The present study shows that a TER-induced increase in power output is associated with increased rates of glycogenolysis and glycolysis in skeletal muscles, and as TER counteracts a reduction in ATP in Type II fibers, TER may postpone fatigue development in these fibers.

Oxygen uptake during repeated-sprint exercise.




Muscle power and metabolism in maximal intermittent exercise.

Changes in muscle glycogen, lactate, and glycolytic intermediates suggested rate limitation at phosphofructokinase during the first and second exercise periods, and phosphorylase in the third and fourth exercise periods.

Lactate in human skeletal muscle after 10 and 30 s of supramaximal exercise.

There is evidence that pronounced lactate accumulation occurs during supramaximal exercise of a 10-s duration, suggesting that glycolysis can occur within this time frame, in contrast to the theory that glyCOlysis does not occur until endogenous phosphagen levels reach some critically low value.

A laboratory method for determination of anaerobic energy expenditure during sprinting.

  • J. M. ThomsonK. Garvie
  • Biology
    Canadian journal of applied sport sciences. Journal canadien des sciences appliquees au sport
  • 1981
Highly trained sprinters, marathon runners and untrained male control subjects were studied during treadmill sprinting to exhaustion to determine energy expenditure and demonstrate superior alactacid energy.

Effects of pH on maximal power output and fatigue during short-term dynamic exercise.

Reductions in blood pH are associated with only small reductions in the total work performed in 30 s of maximal exercise, and a delayed and smaller accumulation of lactate in plasma was observed following exercise during acidosis.

Leg muscle pH following sprint running.

Although no differences in pH and HLa were observed between the vastus lateralis and gastrocnemius muscles at the end of the treadmill trial, it is speculated that the lesser disturbance in acid-base balance seen in endurance performers may have been due to a lesser production of metabolites in their running musculature when compared to nonendurance performers.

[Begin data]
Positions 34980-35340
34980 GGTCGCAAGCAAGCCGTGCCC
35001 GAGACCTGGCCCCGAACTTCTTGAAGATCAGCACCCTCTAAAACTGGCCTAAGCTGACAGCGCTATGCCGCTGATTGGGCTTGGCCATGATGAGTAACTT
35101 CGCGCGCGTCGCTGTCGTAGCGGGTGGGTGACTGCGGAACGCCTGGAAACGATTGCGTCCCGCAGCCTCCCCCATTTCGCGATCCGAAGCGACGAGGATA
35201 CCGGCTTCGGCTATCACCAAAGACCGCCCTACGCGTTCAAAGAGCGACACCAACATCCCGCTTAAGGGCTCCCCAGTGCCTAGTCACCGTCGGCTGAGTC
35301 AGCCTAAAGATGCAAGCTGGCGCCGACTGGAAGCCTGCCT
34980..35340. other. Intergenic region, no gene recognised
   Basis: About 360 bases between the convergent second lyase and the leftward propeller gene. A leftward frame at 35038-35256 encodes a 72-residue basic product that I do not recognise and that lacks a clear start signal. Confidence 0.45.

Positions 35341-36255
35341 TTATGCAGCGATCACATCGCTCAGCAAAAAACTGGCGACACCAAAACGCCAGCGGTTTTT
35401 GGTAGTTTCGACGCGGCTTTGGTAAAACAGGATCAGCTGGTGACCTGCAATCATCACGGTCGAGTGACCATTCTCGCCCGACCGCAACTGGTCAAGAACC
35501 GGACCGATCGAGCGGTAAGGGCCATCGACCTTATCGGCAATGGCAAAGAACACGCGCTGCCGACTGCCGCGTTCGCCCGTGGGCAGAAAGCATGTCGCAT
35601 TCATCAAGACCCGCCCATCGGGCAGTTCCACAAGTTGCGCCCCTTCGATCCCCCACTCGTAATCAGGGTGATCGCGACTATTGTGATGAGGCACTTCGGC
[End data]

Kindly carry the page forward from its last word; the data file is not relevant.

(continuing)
Relationship of contraction capacity to metabolic changes during recovery from a fatiguing contraction.

The relationship between changes in muscle metabolites and the contraction capacity was investigated in humans and muscle pH was found to remain at a low level similar to that at fatigue.

Carbohydrate metabolism during hard exercise and in the recovery period after exercise.

  • E. Hultman
  • Biology
    Acta physiologica Scandinavica. Supplementum
  • 1986
Analysis of muscle tissue showed that glycogen content in muscle had decreased by 41 mmol glucosyl units X kg-1 after exercise and that 50% of this carbohydrate was retained in muscle as free glucose, phosphorylated intermediates and lactate.

Muscle metabolism during and after strenuous intermittent running.

It is concluded that exhaustive, short-term exercise activates the liver adenylate cyclase system so giving rise to an increased level of blood glucose, which is an important source of energy during this type of exercise.

Energy metabolism and contraction force of human skeletal muscle in situ during electrical stimulation.

The quadriceps femoris muscles of nine volunteers were stimulated with intramuscular electrodes for 50 s to produce an initial tension of 50‐75% of the maximum voluntary contraction force and the force declined at approximately the same rate as the ATP turnover during the contraction.

Effect of metabolic changes on force generation in skeletal muscle during maximal exercise.

During vigorous, strong contractions there is a rapid decline in the mechanical output or tension development in skeletal muscle, which is caused by metabolic changes in the muscles and is suggested that the changes in intracellular pH might affect the force generation of skeletal muscle.